I just wish my Mum could tell me she loves me and she’s Ok... She is so poorly and confused it’s heartbreaking to watch her slowly drift away. I hope my Mum knows how much I love her.

i loved your poem hun we lost our granddad years ago its horrible to see your loved ones go through this horrible time we miss him every day and pray they find a pill to take to give us all a break and get rid of this horrible disease my son is a full time carer in a care home we are so proud of him he loves his job looking after people with dementia he work really hard every day he has a great team who work with him god bless you everyone merry christmas to you all we will keep on fighting to help them get a pill to help this horrible disease blessed be to you all

Your poem is spot on suffering the heart wrenching pain of my dad while he is on his final stage of dementia woildnt wish this cruel illness on my worst enemy cnt jus stop crying hope therz a cure soon an no 1 else has to depart like thos from thete family ever again not with dementia atleast

Thank you for sharing your story and your poem. You are very talented! I'm so sorry for your loss and also thankful she was able to recognize family to the end. Bless you and your family!

Such an accurate poem. I feel for all of you. Mam was diagnosed with Vascular Dementia and Alzheimers over 4 yrs ago and is now 88 yrs old. She went into a care home at that time after really struggling at home. Just over 2 yrs ago I had to move her as they couldn't manage her needs. At present I know she is slowly declining. She is struggling with solids, coughing and being sick and was put on blended food by the Salts team. However, the home appear to be ignoring this as my daughter visited yesterday and she had been eating toast with jam, etc. They are also saying they attempt to feed her and when she refuses they leave her to it, she is then putting mashed weetabix etc into her mouth using her hands. I feel this is shocking. They were told to assist mam with feeding. I asked that mam be nursed from her bed as she has been double incontinent, hoisted, limited speech,etc for some time. I felt it was time for her to perhaps be moved upstairs in the home to nursing. She is now losing weight and sleeping more. They continue to hoist mam to the dining room then back to bed constantly. Due to requesting this I have now been accused of wanting my mam to die and saying she is end of life. I never once said that but feel I am correct in saying she is in slow decline. This has broken my heart making me not want to visit again. I have emailed the manager to make a formal complaint and await his reply. I only ever wanted the best for my mam but feel the carers are just going against me. The GP had agreed over the phone to this after visiting mam ten days ago and recognising the slow decline. He referred mam for fast track chc funding to enable things to be put in place when needed. He then visited her again and decided to allow the carers to continue as they are. I am so confused I just can't understand why mam cannot be given the care she needs. It hurts me to think they are allowing her to eat like an animal and ignore advice they have been given. Last Nov her annual review could not take place as care plans were not updated, this was postponed. I am so worried but don't really know how to move forward. I am an only daughter and only have my hubby, son and daughter. I also have my own mental illness to manage and feel this is all becoming too much.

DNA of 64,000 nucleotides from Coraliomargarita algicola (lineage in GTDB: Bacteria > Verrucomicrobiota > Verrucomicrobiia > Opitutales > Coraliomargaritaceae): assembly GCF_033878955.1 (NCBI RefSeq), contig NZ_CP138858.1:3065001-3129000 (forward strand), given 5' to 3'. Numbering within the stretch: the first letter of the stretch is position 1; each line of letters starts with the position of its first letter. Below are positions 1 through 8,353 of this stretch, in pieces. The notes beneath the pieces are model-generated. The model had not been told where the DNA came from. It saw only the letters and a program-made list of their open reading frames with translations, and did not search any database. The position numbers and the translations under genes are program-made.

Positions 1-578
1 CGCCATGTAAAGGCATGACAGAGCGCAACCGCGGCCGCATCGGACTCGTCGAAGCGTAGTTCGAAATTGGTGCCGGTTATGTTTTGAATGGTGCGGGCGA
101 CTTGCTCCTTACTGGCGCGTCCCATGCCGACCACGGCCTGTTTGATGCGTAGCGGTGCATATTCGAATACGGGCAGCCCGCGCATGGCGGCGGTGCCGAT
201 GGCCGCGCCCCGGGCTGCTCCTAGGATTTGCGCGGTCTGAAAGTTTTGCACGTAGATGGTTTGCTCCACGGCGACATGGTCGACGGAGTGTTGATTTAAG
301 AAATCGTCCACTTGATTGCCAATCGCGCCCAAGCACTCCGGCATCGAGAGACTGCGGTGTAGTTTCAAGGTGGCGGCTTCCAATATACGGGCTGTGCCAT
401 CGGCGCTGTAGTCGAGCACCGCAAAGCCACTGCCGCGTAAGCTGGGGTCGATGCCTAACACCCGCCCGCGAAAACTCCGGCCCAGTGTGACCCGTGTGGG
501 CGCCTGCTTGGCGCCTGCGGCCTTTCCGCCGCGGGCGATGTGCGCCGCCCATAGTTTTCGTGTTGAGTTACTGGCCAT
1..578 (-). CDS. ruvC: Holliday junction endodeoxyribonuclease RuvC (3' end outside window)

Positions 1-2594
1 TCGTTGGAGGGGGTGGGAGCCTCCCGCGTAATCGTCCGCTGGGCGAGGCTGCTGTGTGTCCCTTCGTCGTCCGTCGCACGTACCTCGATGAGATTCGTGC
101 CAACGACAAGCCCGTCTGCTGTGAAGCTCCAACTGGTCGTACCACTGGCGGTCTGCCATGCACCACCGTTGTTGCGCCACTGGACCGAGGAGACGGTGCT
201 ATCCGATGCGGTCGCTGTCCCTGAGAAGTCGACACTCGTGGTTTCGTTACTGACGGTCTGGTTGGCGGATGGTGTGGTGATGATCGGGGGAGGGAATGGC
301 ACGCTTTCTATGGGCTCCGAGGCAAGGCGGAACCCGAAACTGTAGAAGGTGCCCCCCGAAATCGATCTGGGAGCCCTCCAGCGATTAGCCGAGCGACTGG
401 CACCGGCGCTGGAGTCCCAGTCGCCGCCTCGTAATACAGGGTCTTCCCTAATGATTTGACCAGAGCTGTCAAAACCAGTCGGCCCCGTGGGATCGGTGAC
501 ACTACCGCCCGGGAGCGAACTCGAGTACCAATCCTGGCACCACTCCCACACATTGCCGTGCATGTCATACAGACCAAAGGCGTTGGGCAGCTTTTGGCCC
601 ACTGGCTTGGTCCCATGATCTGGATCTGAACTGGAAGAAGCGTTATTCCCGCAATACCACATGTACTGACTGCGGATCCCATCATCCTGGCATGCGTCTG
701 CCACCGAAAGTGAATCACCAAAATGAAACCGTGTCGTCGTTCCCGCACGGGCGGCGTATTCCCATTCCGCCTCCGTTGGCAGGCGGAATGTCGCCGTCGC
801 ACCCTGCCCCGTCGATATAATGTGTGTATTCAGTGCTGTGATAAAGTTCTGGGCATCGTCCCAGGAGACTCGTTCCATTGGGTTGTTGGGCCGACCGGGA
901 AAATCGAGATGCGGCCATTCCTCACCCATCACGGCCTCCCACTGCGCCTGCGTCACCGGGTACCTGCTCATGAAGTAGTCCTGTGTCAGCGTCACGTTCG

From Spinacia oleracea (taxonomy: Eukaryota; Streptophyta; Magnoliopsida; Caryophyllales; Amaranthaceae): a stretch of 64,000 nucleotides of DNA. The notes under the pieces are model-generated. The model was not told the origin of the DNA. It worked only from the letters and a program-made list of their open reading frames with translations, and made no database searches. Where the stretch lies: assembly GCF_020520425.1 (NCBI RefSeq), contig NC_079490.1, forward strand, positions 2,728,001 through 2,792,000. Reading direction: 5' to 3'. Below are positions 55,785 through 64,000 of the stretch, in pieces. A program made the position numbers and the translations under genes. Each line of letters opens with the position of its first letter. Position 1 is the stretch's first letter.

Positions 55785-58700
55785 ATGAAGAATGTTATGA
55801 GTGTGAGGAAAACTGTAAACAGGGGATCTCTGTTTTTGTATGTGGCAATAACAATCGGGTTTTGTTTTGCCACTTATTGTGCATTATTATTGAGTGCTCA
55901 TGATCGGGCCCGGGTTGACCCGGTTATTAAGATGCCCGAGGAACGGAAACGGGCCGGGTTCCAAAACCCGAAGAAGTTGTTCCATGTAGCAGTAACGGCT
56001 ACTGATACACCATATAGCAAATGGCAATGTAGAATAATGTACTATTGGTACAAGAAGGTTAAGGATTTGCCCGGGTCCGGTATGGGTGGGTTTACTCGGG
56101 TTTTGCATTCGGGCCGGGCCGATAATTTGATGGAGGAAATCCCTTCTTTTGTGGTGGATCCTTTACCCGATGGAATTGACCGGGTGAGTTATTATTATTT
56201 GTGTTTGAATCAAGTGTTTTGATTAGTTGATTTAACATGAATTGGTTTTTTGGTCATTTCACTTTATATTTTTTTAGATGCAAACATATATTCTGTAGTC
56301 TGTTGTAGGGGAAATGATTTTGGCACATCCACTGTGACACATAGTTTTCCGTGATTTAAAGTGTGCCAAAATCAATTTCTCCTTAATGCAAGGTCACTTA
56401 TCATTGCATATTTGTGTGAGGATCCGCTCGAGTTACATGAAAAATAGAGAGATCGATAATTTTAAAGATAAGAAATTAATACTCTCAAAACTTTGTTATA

My husband was diagnosed with Alzheimer's just three years ago were four that I seen signs of it 6 years ago when I was taking care of his mother who had Alzheimer's I get so angry sometimes I get mad at him and as bad as I hate to say this I yell at him but I tell him later I'm not mad at him I'm mad at the disease I hate this disease I've taken care of Alzheimer's patient 4 / 40 years with his mom it wasn't very bad until she got sick and had to have a surgery and she declined rapidly and we lost her my husband is a wonderful man he's now 73 years old and I see him he can't remember who I am at times he looks at me and says we're Sue where's my wife who's my wife I want to leave this place I hate what's going on in my head he had a minor stroke I hate this disease I'm the only caregiver he has and it is just so hard it's different when you take care of them and nursing homes and in their own homes as a caregiver but it is so much harder when you're with him 24/7 with only three days you have a 2-hour break and then you're there all the time it's just so hard I hate this disease and I hate myself for getting so angry with him this poem this lady wrote you could put my husband's name in there I hate this disease